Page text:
Pairwise distance between two sets of observations
D = pdist2(X,Y)
D = pdist2(X,Y,distance)
D = pdist2(X,Y,'minkowski',P)
D = pdist2(X,Y,'mahalanobis',C)
D = pdist2(X,Y,distance,'Smallest',K)
D = pdist2(X,Y,distance,'Largest',K)
[D,I] = pdist2(X,Y,distance,'Smallest',K)
[D,I] = pdist2(X,Y,distance,'Largest',K)
D = pdist2(X,Y) returns a matrix D containing the Euclidean distances between each pair of observations in the mx-by-n data matrix X and my-by-n data matrix Y. Rows of X and Y correspond to observations, columns correspond to variables. D is an mx-by-my matrix, with the (i,j) entry equal to distance between observation i in X and observation j in Y. The (i,j) entry will be NaN if observation i in X or observation j in Y contain NaNs.
D = pdist2(X,Y,distance) computes D using distance. Choices are:
Euclidean distance (default).
Standardized Euclidean distance. Each coordinate difference between rows in X and Y is scaled by dividing by the corresponding element of the standard deviation computed from X, S=nanstd(X). To specify another value for S, use D = PDIST2(X,Y,'seuclidean',S).
City block metric.
Minkowski distance. The default exponent is 2. To compute the distance with a different exponent, use D = pdist2(X,Y,'minkowski',P), where the exponent P is a scalar positive value.
Chebychev distance (maximum coordinate difference).
Mahalanobis distance, using the sample covariance of X as computed by nancov. To compute the distance with a different covariance, use D = pdist2(X,Y,'mahalanobis',C) where the matrix C is symmetric and positive definite.
One minus the cosine of the included angle between points (treated as vectors).
One minus the sample correlation between points (treated as sequences of values).
One minus the sample Spearman's rank correlation between observations, treated as sequences of values.
Hamming distance, the percentage of coordinates that differ.
One minus the Jaccard coefficient, the percentage of nonzero coordinates that differ.
A distance function specified using @:
A distance function must be of the form
function D2 = distfun(ZI, ZJ)
taking as arguments a 1-by-n vector ZI containing a single observation from X or Y, an m2-by-n matrix ZJ containing multiple observations from X or Y, and returning an m2-by-1 vector of distances D2, whose Jth element is the distance between the observations ZI and ZJ(J,:).
If your data is not sparse, generally it is faster to use a built-in distance than to use a function handle.
D = pdist2(X,Y,distance,'Smallest',K) returns a K-by-my matrix D containing the K smallest pairwise distances to observations in X for each observation in Y. pdist2 sorts the distances in each column of D in ascending order. D = pdist2(X,Y,distance,'Largest',K) returns the K largest pairwise distances sorted in descending order. If K is greater than mx, pdist2 returns an mx-by-my distance matrix. For each observation in Y, pdist2 finds the K smallest or largest distances by computing and comparing the distance values to all the observations in X.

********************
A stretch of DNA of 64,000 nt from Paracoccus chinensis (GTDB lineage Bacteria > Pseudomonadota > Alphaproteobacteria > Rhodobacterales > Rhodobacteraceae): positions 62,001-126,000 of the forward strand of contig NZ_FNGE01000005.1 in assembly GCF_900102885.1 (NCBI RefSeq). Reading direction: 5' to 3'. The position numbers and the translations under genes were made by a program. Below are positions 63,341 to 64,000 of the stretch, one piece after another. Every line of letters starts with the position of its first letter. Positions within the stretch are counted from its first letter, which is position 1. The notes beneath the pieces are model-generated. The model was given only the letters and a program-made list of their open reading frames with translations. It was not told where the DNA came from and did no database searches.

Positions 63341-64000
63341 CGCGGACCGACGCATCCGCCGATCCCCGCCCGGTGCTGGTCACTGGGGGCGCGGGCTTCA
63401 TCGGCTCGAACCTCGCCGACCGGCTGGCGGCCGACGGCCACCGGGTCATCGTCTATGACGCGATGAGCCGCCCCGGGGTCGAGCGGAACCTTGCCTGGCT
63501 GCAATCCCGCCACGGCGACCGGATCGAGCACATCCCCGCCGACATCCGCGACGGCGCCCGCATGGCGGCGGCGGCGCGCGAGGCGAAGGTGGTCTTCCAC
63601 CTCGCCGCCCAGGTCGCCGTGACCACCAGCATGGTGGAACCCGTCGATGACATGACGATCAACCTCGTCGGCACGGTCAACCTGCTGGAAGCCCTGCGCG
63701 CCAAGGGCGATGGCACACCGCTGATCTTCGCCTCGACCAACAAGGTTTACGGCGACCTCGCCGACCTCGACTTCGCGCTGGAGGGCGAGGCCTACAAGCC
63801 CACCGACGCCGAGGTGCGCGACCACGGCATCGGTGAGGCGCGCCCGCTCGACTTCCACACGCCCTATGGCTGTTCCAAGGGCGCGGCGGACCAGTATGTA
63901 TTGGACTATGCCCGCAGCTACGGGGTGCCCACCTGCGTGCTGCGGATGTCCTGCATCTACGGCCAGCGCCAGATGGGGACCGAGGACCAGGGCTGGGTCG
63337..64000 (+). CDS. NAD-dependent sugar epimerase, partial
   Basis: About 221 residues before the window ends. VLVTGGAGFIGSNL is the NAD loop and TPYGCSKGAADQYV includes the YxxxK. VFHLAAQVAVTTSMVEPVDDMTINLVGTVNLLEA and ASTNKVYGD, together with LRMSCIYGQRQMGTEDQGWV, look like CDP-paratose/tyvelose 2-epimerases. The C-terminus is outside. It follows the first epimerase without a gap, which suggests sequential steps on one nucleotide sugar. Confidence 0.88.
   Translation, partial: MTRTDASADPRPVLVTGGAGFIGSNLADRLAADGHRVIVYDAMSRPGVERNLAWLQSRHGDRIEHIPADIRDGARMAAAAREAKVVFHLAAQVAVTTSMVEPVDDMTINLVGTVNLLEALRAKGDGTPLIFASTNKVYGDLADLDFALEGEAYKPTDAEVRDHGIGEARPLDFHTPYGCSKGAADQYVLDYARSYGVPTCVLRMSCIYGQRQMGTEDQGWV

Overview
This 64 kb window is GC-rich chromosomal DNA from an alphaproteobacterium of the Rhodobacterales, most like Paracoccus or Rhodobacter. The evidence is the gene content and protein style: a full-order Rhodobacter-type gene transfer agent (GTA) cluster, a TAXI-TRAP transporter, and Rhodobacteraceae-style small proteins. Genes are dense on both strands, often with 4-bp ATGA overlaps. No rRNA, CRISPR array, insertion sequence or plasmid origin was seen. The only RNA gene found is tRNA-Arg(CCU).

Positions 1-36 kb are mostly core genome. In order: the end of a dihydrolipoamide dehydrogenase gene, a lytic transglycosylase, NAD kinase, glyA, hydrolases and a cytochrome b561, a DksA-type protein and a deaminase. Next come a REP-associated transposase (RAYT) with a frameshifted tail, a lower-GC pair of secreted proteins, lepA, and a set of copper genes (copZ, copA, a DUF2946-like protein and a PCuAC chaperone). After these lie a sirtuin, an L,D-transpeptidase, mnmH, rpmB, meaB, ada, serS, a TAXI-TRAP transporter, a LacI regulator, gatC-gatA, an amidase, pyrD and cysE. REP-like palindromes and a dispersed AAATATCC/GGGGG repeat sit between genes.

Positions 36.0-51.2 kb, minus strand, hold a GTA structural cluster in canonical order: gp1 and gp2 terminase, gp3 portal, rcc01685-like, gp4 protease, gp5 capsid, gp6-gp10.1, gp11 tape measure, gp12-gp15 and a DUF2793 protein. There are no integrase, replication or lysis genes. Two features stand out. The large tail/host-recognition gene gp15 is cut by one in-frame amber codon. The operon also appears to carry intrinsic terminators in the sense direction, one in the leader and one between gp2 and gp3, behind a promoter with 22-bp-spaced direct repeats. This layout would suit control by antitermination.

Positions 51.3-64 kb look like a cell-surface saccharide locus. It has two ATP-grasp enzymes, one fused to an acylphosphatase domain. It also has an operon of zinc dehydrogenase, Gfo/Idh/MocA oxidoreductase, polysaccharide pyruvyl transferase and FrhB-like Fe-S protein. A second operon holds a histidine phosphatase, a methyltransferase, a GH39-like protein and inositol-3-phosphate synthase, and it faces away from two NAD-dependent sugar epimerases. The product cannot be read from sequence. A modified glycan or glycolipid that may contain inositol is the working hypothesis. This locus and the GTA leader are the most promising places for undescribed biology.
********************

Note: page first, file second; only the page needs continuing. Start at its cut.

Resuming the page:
[D,I] = pdist2(X,Y,distance,'Smallest',K) returns a K-by-my matrix I containing indices of the observations in X corresponding to the K smallest pairwise distances in D. [D,I] = pdist2(X,Y,distance,'Largest',K) returns indices corresponding to the K largest pairwise distances.
Given an mx-by-n data matrix X, which is treated as mx (1-by-n) row vectors x1, x2, ..., xmx, and my-by-n data matrix Y, which is treated as my (1-by-n) row vectors y1, y2, ...,ymy, the various distances between the vector xs and yt are defined as follows:
Notice that the Euclidean distance is a special case of the Minkowski metric, where p=2.
Standardized Euclidean distance
where V is the n-by-n diagonal matrix whose jth diagonal element is S(j)2, where S is the vector of standard deviations.
where C is the covariance matrix.
City block metric
Notice that the city block distance is a special case of the Minkowski metric, where p=1.
Notice that for the special case of p = 1, the Minkowski metric gives the City Block metric, for the special case of p = 2, the Minkowski metric gives the Euclidean distance, and for the special case of p=∞, the Minkowski metric gives the Chebychev distance.
Notice that the Chebychev distance is a special case of the Minkowski metric, where p=∞.
Generate random data and find the unweighted Euclidean distance, then find the weighted distance using two different methods:
% Compute the ordinary Euclidean distance X = randn(100, 5); Y = randn(25, 5); D = pdist2(X,Y,'euclidean'); % euclidean distance % Compute the Euclidean distance with each coordinate % difference scaled by the standard deviation Dstd = pdist2(X,Y,'seuclidean'); % Use a function handle to compute a distance that weights % each coordinate contribution differently. Wgts = [.1 .3 .3 .2 .1]; weuc = @(XI,XJ,W)(sqrt(bsxfun(@minus,XI,XJ).^2 * W')); Dwgt = pdist2(X,Y, @(Xi,Xj) weuc(Xi,Xj,Wgts));